Make sure colleges Like what they see on Facebook.

Now that your early admissions applications are in the hands of your top-choice colleges, take a moment to reflect on another important source of information colleges use to evaluate you. While it's not yet a universal policy to check a student's Facebook or Twitter pages, it is becoming more and more routine: "According to a recent Kaplan Test Prep survey of 350 admissions officers, more than 25 percent of school officials said they had looked up applicants on Facebook or Google. Off campus, a similar percentage of private scholarship organizations also acknowledge researching their applicants online, according to a National Scholarship Providers Association survey."

Every year, we always hear a story about a student whose chances were dashed due to an inappropriate posting on Facebook or a picture that gives off the wrong image. Read this article in Time magazine for more reasons to google yourself now and see what comes up. You've taken hours of your time writing the perfect essay describing who you are. Don't overlook making your online image just as clean. Admissions representatives know that you are teenagers, and that you don't always make the best decisions, but flaunting those not-so-good choices could be deadly to your chances of attending your dream college.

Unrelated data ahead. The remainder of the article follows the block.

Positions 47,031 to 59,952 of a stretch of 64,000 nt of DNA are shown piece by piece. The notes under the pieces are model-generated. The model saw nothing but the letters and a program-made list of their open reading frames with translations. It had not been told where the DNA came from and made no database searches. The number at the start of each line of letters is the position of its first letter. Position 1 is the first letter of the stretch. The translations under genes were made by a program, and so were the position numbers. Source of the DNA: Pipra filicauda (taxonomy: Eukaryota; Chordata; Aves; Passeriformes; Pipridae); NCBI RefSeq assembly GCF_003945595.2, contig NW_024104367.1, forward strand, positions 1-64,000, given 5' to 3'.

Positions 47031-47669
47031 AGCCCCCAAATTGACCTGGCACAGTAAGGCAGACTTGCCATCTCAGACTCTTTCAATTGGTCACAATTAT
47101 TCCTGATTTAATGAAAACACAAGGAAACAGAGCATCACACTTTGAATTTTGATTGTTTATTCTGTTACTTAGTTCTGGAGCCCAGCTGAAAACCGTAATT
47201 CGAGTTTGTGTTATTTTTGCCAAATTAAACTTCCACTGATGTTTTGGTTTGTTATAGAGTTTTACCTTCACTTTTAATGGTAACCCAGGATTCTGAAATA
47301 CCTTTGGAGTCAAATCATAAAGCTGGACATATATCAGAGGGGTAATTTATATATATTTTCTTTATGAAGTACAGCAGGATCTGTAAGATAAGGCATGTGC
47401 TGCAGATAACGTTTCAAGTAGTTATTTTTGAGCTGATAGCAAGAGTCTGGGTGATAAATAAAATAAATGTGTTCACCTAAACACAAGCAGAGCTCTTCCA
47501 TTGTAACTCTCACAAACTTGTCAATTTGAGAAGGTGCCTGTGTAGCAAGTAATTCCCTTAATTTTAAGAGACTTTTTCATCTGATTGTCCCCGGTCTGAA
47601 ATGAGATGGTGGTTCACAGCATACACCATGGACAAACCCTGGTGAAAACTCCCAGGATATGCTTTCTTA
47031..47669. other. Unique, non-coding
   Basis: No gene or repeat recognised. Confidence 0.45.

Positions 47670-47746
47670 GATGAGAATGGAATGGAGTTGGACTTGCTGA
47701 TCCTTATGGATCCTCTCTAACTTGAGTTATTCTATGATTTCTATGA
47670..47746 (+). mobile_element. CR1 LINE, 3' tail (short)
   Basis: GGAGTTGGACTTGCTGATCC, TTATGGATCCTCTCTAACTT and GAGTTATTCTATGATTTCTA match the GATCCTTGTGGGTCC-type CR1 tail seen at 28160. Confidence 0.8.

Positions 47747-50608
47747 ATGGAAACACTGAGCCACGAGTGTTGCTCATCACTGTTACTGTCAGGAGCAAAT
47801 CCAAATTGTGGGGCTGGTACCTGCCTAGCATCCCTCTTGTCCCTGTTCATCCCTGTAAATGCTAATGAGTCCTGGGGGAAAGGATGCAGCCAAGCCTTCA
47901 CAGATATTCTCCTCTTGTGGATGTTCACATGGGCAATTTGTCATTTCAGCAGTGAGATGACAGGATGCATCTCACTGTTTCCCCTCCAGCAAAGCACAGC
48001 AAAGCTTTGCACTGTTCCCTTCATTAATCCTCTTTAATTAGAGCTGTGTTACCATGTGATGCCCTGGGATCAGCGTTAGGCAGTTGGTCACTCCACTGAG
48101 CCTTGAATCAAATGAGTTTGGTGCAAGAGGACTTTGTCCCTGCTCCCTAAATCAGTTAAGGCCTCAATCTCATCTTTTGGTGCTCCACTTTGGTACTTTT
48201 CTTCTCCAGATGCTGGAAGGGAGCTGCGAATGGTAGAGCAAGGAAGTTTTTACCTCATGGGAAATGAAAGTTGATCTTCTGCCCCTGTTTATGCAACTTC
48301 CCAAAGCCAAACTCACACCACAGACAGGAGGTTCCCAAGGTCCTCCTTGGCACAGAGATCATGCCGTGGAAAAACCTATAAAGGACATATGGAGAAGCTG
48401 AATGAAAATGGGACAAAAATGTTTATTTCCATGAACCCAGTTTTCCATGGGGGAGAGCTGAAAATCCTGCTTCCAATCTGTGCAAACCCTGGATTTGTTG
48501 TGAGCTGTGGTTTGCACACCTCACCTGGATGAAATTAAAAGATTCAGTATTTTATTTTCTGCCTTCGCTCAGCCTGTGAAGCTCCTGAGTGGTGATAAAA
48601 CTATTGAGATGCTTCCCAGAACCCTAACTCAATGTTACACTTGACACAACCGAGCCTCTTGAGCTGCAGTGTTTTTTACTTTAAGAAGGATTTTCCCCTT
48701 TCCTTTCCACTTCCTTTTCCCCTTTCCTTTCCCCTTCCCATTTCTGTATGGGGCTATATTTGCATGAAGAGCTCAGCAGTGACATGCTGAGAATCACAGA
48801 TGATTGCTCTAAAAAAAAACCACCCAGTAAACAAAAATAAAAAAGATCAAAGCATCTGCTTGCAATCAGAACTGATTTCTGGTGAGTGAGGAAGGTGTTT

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Early Admission Rates For College Applicants

Now that you have gotten in your early applications and are likely taking a well-deserved breather, you may be wondering what your chances are of actually getting admitted early. While higher than regular admission rates, acceptance is still far from a guarantee, so make sure you continue to work on your other applications. Now is a great time to use College Essay Organizer to check out how many essays you still need to write and how best to organize them so you're not stuck writing essays over the holidays. Here's a list of 2012 early admission rates for some common schools:

University 2012 Early Acceptance Rate
Babson (Mass.) 53.00%
Barnard (N.Y.) 44.60%
Binghamton University (N.Y.) 56.00%
Brown University 19.05%
Boston U. 47.20%
Bowdoin (Me.) 25.30%
Carleton (Minn.) 40.50%
Carnegie Mellon (Pa.) 26.00%
Claremont McKenna (Calif.) 29.00%
Colby (Me.) 50.28%
Columbia University 23.00%
Colgate (N.Y.) 51.00%
Cooper Union (N.Y.) 9.00%
Cornell University 32.45%
Dartmouth (N.H.) 25.80%
Dickinson (Pa.) 52.70%
Duke (N.C.) 25.00%
Emory (Ga.) 38.00%
Grinnell (Iowa) 58.10%
Harvard University 18.25%
Harvey Mudd (Calif.) 20.00%
Johns Hopkins (Md.) 38.00%
Lafayette (Pa.) 56.00%